The TDLo, or Toxic Dose Low, is the lowest dose of a substance introduced over a given time period by any route of exposure, other than inhalation, that has produced toxic effects in humans. The oral TDLo in humans is 690 ug/kg when it was given intermittently over 28 days. During this time, peripheral nervous system effects were observed (12).

Repeated or prolonged exposure to organophosphates may result in the same effects as acute exposure. Cholinesterase-inhibition resulting from mevinphos exposure can persist for two to six weeks. Repeated exposure to small amounts of this material may result in an unsuspected inhibition in cholinesterase levels. This can cause symptoms, such as weakness, lack of energy, and lack of appetite, that are similar to other illnesses, such as the flu. Other effects reported in workers repeatedly exposed include impaired memory and concentration, disorientation, severe depressions, irritability, confusion, headache, speech difficulties, delayed reaction times, nightmares, sleepwalking and drowsiness or insomnia (28). Severe symptoms of cholinesterase-inhibition may be produced in a previously exposed person, whereas symptoms of cholinesterase-inhibition may not be obvious in a person that has not been previously exposed to the same concentration of mevinphos. The monitoring of cholinesterase levels through regular blood testing is highly recommended for those persons with exposure to this material.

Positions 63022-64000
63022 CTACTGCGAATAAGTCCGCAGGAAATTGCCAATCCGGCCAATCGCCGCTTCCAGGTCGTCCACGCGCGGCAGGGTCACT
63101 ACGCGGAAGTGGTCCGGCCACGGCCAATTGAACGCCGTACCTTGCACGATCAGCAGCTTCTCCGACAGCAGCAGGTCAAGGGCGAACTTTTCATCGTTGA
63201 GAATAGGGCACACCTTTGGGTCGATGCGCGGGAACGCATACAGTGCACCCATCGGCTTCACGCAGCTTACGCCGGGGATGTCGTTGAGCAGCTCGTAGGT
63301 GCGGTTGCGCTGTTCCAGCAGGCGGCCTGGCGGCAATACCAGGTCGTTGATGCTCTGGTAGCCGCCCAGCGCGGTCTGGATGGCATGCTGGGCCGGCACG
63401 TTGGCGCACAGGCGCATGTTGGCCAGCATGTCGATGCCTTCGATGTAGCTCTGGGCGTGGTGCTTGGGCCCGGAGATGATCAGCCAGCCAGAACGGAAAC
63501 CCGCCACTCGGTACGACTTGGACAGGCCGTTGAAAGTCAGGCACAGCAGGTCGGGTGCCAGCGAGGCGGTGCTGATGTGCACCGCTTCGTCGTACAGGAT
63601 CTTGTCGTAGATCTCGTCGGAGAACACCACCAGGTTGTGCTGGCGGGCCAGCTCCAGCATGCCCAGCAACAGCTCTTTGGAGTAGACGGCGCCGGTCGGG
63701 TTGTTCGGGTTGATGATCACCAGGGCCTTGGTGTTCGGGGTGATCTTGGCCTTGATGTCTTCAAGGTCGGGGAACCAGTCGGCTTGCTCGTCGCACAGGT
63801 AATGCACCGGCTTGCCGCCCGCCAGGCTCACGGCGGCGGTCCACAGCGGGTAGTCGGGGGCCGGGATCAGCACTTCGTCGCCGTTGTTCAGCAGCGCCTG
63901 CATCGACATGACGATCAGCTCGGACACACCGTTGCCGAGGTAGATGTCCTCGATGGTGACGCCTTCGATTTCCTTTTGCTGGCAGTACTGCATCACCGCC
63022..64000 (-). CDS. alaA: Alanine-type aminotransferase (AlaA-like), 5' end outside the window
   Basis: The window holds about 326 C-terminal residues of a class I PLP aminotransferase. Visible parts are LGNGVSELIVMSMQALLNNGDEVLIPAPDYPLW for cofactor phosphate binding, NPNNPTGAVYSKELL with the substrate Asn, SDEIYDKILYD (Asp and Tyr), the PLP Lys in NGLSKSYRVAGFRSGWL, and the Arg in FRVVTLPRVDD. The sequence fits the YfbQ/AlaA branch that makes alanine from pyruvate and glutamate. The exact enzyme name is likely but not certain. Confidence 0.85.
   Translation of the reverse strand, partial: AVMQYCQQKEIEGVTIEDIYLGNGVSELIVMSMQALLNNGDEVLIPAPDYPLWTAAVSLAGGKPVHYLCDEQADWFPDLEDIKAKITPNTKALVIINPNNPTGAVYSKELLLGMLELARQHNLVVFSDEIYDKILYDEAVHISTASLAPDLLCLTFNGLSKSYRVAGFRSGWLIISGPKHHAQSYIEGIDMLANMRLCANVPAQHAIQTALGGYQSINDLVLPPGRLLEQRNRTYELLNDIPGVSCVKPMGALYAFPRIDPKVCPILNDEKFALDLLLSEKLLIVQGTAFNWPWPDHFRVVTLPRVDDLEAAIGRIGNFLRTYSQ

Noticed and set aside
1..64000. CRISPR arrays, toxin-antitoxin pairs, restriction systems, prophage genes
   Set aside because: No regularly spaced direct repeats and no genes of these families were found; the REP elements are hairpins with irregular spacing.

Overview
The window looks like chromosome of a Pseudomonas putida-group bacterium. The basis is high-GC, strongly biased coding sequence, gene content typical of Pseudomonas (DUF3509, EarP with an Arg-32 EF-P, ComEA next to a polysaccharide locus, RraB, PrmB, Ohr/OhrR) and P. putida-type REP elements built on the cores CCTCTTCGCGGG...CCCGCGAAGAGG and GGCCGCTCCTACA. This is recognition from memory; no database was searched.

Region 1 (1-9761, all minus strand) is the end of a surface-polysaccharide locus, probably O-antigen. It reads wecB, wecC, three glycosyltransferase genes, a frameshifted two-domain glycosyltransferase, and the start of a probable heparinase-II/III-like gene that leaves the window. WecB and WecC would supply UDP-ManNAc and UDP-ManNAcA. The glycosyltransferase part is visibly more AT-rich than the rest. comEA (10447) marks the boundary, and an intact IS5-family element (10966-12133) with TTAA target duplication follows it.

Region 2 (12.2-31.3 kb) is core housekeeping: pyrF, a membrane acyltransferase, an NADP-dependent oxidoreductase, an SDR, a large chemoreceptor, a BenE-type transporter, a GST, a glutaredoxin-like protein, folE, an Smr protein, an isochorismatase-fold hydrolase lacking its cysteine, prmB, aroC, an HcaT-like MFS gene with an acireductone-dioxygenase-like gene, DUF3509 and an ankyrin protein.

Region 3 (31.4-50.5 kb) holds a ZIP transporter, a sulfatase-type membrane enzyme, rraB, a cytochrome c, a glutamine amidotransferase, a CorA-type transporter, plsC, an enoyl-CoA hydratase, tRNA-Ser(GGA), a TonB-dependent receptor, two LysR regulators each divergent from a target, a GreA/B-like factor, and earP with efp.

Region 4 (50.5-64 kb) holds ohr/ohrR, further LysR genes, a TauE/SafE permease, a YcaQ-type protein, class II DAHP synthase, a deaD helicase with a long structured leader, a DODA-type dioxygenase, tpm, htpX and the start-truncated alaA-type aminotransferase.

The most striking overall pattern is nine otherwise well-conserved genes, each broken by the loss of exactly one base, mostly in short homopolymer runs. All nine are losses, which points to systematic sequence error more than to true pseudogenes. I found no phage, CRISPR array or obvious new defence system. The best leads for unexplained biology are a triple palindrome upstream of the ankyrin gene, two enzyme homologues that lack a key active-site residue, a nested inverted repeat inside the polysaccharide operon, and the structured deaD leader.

In a 2-year feeding study with rats given dietary doses of 0, 0.5, 1.5, 5 and 15 ppm, the NOEL for cholinesterase inhibition was 0.025 mg/kg/day (0.5 ppm). The same NOEL for cholinesterase inhibition was found in a 2-year feeding study with dogs (29). No effect on general health and no significantly obvious poisoning symptoms were seen in a two-year study with rats fed 4 mg/kg, nor in dogs given dietary doses of 5 mg/kg (24). However, rats were killed when given 20 mg/kg mevinphos in their diets for 13 weeks. Dietary doses of 10 mg/kg for 14 weeks were lethal for dogs (17).

Reproductive Effects

In a 3-generation reproduction study with rats, there were no reproductive effects at 1.2 mg/kg (24 ppm) (29). Once in the bloodstream, mevinphos may cross the placenta (28).

Teratogenic Effects

No teratogenic effects were seen in rabbits given doses of 1.0 mg/kg (29).

Mutagenic Effects

No information found.

Carcinogenic Effects

A 2-year study with rats fed dietary doses of up to 0.75 mg/kg mevinphos produced no evidence of tumor formation (29).

Organ Toxicity